Already booked? Sign in or create an account
COVID-19 Tests No Longer Required to Enter U.S. by Air. View health and travel requirements
Kobe is a must-explore destination for anyone visiting Japan. While Kobe has always been an important port in Japan’s history, it also has a reputation for being one of the best-kept cities in the country. From classic Japanese gardens to the longest suspension bridge in the world, Kobe is a dazzling mix of tradition and modern influence.
While on your Asia cruise, you’ll feel like you’ve discovered a hidden gem in Kobe, one where locals celebrate and value their city. After experiencing a massive earthquake in 1995, Kobe bounced back, channeling the tragedy to create landmarks and museums to honor the city’s past, like the Kobe Earthquake Museum and the renovated Kobe Port Tower.
While on a Kobe cruise, take a short cable car ride to the top of Mount Rokko for 360-degree views of the city skyline, followed by a dip in the tranquil Arima Onsen, a thousand-year-old hot spring with healing properties. Don’t leave without trying the area’s world-famous, mouthwatering Kobe beef.
Don’t miss this oasis in the center of Kobe. These traditional Japanese gardens are beautiful any time of the year. Walk across tranquil bridges and watch koi as they swim peacefully within the water at Sorakuen Garden, which has been open for the public since 1941. Take a break to drink tea on the lawn.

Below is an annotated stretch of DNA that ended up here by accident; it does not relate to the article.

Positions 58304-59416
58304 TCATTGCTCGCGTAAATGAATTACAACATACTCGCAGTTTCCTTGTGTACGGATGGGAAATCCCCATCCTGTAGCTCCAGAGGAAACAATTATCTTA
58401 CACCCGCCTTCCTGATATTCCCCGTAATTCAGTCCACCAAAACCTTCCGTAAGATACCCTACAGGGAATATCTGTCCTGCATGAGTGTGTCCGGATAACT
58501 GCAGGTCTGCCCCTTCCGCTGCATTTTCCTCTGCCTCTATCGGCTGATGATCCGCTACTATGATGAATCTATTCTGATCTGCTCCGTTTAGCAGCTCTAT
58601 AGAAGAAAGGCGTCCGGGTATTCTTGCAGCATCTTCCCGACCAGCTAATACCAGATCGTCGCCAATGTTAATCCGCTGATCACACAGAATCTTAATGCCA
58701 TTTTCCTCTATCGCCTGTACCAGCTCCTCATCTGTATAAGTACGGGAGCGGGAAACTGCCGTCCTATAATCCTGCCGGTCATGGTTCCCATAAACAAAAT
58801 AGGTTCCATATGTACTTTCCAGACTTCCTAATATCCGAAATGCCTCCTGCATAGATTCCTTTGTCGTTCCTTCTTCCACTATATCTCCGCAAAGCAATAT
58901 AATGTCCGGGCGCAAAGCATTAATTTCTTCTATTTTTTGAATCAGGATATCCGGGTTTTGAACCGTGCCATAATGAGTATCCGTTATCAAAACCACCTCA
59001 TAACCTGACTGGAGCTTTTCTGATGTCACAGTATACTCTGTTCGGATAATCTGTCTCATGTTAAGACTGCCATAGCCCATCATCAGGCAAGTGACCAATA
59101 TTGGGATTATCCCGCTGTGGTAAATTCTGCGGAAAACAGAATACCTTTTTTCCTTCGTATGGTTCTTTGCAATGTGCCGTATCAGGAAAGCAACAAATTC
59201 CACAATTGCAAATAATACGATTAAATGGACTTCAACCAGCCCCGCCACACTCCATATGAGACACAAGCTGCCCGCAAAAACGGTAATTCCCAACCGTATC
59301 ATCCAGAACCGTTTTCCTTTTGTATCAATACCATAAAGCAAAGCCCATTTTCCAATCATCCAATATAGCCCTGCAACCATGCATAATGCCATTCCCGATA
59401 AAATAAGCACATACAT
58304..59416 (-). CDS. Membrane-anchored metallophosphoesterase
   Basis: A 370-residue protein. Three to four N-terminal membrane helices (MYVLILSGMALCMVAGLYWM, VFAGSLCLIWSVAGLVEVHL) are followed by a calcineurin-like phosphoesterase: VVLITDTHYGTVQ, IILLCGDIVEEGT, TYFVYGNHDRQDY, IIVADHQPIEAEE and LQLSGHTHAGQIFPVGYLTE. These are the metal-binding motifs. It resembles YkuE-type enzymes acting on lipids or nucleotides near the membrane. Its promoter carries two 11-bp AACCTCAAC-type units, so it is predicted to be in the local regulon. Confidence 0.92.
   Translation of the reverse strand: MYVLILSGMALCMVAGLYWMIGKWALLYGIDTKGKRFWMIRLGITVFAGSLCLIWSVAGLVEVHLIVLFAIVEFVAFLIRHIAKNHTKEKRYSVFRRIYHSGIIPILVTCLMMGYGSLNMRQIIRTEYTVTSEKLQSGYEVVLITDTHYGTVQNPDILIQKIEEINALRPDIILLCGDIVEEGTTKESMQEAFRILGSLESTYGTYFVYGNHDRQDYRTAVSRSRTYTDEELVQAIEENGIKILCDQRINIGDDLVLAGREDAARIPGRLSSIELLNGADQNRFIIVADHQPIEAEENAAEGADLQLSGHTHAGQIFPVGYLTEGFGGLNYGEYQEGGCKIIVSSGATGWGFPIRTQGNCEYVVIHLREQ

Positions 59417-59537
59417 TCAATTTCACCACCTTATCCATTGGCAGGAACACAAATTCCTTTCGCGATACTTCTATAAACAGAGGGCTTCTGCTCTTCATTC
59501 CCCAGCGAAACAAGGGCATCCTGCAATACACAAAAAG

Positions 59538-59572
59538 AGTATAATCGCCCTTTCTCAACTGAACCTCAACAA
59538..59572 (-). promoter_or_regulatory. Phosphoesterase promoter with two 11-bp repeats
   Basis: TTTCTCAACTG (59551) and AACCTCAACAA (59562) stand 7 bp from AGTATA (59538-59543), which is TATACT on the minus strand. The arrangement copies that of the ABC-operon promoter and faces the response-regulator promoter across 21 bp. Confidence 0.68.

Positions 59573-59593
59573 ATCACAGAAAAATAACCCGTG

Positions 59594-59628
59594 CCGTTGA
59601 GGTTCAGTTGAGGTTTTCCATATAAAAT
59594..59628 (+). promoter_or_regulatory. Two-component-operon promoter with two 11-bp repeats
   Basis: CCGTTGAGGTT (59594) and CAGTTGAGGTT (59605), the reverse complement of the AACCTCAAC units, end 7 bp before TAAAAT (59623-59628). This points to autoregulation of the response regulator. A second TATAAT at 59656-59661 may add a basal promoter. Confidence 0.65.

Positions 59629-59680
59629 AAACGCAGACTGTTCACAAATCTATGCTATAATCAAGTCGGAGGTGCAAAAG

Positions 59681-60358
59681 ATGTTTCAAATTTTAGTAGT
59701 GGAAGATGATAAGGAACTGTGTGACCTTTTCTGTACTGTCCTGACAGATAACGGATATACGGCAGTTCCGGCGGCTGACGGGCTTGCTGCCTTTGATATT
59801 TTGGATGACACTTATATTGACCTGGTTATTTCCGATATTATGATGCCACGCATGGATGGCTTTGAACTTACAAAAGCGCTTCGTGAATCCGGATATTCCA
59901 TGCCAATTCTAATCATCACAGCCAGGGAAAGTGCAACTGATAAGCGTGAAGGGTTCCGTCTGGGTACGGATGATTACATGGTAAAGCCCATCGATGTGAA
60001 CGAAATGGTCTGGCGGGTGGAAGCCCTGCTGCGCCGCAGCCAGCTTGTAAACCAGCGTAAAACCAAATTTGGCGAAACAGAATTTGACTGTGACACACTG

If you’re headed in the direction of the Arima Onsen hot springs, you should make a pit stop at Mount Rokko National Park. There’s a panoramic view of Kobe from the summit of Mount Rokko, and the honeycomb-like design of the observatory is a true spectacle, lighting up at night as the Kobe skyline glitters in the distance. It’s only a ten-minute cable car ride, and there are restaurants and a terrace at the top, too. Plus, there’s an entire small museum dedicated to music boxes.
In order to fully appreciate Kobe, you can learn about the 1995 earthquake that caused massive damage to Kobe and claimed thousands of lives at this museum. It’s a memorable, must-see museum for anyone visiting Kobe.
Take a stroll along the waterfront at Meriken Park, where you can enjoy a picnic on the lawn or simply take in the architecture of Kobe, like the fire-engine red Kobe Port Tower or the Kobe Maritime Museum. Meriken Park is practically a symbol of the city and is one of its most visited sights as a result.
Kobe has been a critical part of producing some of Japan’s best sake thanks to the weather and the plentiful rice fields in the area. Tour the Hakutsuru Sake Brewery Museum to understand how sake is made and witness the process in person. Samples and sake tastings are a must, particularly along the Nada district in Kobe.
When on a cruise to Kobe, Japan, you can’t miss the world’s longest suspension bridge, the Akashi-Kaikyo Bridge, which links Kobe with the neighboring Awaji Island. At the Bridge Exhibition Center, architecture buffs can marvel at this feat of engineering and discover how the bridge was built.
When you’re craving some time in nature, head to Nunobiki Falls not far from downtown Kobe. These four separate falls are considered a tranquil paradise, and the hiking trails aren’t too strenuous.